Hodge, the reason this year's host, Rita, who is not last year's host, can't communicate with Amy herself is because Amy refuses to talk either by email or by phone, and has been unresponsive for a month to the Thanksgiving host,Rita, asked me to intervene on her behalf, since Amy was supposed to some over to my house last night to see us since we just got home from Greece. Rita knows something is wrong, but since Amy is giving her the silent treatment, Rita asked me to find out what was going on, and if she was offended, or what. Rita wants to resolve this before Thanksgiving. Now I have been sworn by Amy not to tell Rita what Amy is mad about, and Amy refuses to tell Rita herself. What a soap opera. I have to let Rita and Amy communicate without me anywhere near them, and have earplugs handy when that moment does occur. It won't be pretty. I will be ready with tissue boxes for the aftermath for both of them, I am sure. I am not sure how many friends I will still have, one or two, only time will tell.
    How do you deal with someone who gives the silent treatment?
    How do you effectively deal with a manipulative person?
     
  11. becvan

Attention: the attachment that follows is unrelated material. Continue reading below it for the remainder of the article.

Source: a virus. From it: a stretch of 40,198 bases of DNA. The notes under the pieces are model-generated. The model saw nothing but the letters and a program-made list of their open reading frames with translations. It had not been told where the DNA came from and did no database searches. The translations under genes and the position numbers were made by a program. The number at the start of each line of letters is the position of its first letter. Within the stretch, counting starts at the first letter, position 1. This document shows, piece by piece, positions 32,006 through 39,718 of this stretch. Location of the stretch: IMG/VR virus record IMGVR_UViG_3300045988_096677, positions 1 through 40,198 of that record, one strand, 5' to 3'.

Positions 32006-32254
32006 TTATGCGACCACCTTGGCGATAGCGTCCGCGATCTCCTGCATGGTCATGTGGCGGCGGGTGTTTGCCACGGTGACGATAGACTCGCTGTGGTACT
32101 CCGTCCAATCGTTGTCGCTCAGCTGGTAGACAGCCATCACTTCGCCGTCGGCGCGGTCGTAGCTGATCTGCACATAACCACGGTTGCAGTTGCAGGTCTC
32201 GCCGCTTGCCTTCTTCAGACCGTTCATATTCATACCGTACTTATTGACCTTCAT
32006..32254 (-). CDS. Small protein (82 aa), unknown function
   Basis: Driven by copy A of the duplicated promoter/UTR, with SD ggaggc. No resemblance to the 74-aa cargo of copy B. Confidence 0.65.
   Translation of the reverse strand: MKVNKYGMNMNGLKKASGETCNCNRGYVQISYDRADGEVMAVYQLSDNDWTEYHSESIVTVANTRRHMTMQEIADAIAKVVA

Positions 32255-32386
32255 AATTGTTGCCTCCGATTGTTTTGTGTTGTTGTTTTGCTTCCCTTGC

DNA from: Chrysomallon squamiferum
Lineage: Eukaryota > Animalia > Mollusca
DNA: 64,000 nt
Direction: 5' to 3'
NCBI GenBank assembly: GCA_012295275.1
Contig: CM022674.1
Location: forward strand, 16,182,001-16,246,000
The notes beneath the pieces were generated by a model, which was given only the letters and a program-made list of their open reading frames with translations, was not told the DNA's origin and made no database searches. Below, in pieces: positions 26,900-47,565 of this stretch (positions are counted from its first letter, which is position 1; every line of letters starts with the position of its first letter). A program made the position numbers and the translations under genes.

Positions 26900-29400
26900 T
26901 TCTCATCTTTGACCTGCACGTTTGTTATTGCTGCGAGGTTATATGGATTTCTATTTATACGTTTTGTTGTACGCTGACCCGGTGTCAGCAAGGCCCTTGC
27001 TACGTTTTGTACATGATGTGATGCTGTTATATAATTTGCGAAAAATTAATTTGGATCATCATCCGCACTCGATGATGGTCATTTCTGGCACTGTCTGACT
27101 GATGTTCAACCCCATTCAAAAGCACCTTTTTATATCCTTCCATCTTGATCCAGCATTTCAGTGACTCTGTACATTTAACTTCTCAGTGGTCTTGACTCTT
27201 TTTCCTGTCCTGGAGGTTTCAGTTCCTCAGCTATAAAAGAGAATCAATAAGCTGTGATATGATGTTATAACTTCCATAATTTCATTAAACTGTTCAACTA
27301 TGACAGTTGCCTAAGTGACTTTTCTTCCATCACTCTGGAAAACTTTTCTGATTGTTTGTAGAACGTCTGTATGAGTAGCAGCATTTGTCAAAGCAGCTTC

becvan Queen of the Blunt! Premium Member

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    Arrange for coffee at the same place, same time with both of them, without telling either of them. Once they are there, lay it out for them and let them resolve their own issues. This is not your issue nor should you be trying to fix it. Friendship boundaries are tough but don't let them push you around like this.

    bec
     
  12. 2quilt

    2quilt I'm a VIP

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    thanks to everyone for their advice and insights on this problem. it has not yet resolved, but i sure feel better after hearing from you all.
     
  13. Seeking_Nirvana

    Seeking_Nirvana I'm a VIP

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    My friend is giving me the silent treatment and that is the way she deals with her issues. If she never calls me again then that's one last problem to deal with.

    When people manipulate me I tell them I don't like basing friendships on control and manipulation, but trust and compassion.

    No way would I even deal with that situation. I'm not feeling very nice right now so maybe my advice probably isn't the best.

    Peace
    Tammy